Author Topic: ALR Musem Gunsmith: Charles Roth a Swivel  (Read 3413 times)

Offline Hurricane ( of Virginia)

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ALR Musem Gunsmith: Charles Roth a Swivel
« on: June 27, 2009, 12:58:09 AM »
There is an very interesting relationship between the patchbox form of this gun and maker and Nicholas Hawk. Does any one know the relationship???

http://americanlongrifles.org/forum/index.php?topic=5409.0

Please reply here.
Hurricane
« Last Edit: June 27, 2009, 01:23:35 AM by hurricane »

Offline JTR

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Re: ALR Musem Gunsmith: Charles Roth a Swivel
« Reply #1 on: June 27, 2009, 01:58:55 AM »
This looks like a nice example of a late period swivel.
From what I've read, Charles Roth either knew, or worked for Nicolas Hawk as a young man, and after Hawks passing took up making swivels using more or less Hawks design and his patchboxes.
A couple others I've seen have used a trigger guard release to allow turning of the barrels, but this one looks like it uses a side plate release instead. On this one, Roth has used a regular back action lock, and also deleted the use of brass down the sides of the barrels, so would guess it is a late one even for him.
All in all a nice honest looking rifle that shows the progression from Hawks earlier swivels to a more modern (for the time) example.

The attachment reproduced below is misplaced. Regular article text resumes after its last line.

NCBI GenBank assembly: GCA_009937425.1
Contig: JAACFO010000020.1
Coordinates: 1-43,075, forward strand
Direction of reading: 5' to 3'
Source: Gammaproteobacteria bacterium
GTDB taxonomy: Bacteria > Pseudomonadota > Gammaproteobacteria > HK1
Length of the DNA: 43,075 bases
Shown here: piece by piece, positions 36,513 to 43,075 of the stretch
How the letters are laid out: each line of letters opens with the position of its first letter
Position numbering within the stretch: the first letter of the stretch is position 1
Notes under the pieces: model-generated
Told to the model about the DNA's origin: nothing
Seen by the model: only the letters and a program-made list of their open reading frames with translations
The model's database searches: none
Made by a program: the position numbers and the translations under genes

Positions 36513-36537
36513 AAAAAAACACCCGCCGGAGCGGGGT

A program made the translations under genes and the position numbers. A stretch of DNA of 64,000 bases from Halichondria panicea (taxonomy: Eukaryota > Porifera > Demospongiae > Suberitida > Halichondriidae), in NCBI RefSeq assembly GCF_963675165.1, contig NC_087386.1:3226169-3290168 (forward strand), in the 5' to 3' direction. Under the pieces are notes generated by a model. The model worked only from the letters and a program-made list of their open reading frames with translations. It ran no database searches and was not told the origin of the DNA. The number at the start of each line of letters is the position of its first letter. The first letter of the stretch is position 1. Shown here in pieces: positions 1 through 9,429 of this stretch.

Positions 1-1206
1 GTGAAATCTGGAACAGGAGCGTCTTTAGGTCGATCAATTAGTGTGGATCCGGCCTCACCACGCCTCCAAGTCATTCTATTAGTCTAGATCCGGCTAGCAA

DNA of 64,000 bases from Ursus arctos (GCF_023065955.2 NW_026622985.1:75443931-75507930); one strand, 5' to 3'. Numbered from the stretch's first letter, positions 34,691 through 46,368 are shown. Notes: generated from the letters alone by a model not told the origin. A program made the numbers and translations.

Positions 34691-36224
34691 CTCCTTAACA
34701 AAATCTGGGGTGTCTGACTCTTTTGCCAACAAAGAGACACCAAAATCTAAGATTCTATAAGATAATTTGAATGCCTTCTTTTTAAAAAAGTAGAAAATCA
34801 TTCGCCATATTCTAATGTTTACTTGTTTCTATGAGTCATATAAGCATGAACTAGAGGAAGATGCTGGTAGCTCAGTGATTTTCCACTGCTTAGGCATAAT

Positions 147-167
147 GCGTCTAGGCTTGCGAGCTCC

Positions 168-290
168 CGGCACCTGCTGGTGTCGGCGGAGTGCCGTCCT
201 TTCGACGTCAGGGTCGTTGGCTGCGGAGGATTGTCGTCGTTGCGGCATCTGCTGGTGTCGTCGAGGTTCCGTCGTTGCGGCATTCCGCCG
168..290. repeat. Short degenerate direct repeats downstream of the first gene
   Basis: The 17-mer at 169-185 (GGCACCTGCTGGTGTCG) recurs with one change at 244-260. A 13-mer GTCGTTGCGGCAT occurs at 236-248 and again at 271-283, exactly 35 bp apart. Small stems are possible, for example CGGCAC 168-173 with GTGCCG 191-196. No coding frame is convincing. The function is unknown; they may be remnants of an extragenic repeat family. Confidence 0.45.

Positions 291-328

John
John Robbins

Ben Gorey

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Re: ALR Musem Gunsmith: Charles Roth a Swivel
« Reply #2 on: June 29, 2009, 12:58:44 AM »
Christian Charles Roth, Wilkes-Barre, Luzerne County, PA   1815-1903  Born in Darmstadt Germany.  Learned gunsmithithing from his father who was a former pupil of Freund in Firstenau.   Roth arrived in the USA April 1837 and in July of 1840 moved to Wilkes-Barre.  Within a few weeks he set up shop on Bank (River) Street. He was an excellent craftsman and businessman. He soon advertised for an apprentice. He produced single barrel half stock percussion rifles and two barrel swivel breech rifles. Bores from .40 to .50.  Marked Chas. Roth  Wilkes-Barre.  He was fully retired in 1887 and the business passed to his sons.  He was a Civil War Vet.  For more detail on his life see the article by James E. Pugh in the Sept 1960 Muzzle Blasts magazine.   Nicholas Hawk died in 1844 in Gilbert, PA  which is approx. 35 miles SE of Wilkes-Barre, as the crow flies.

  Ben Gorey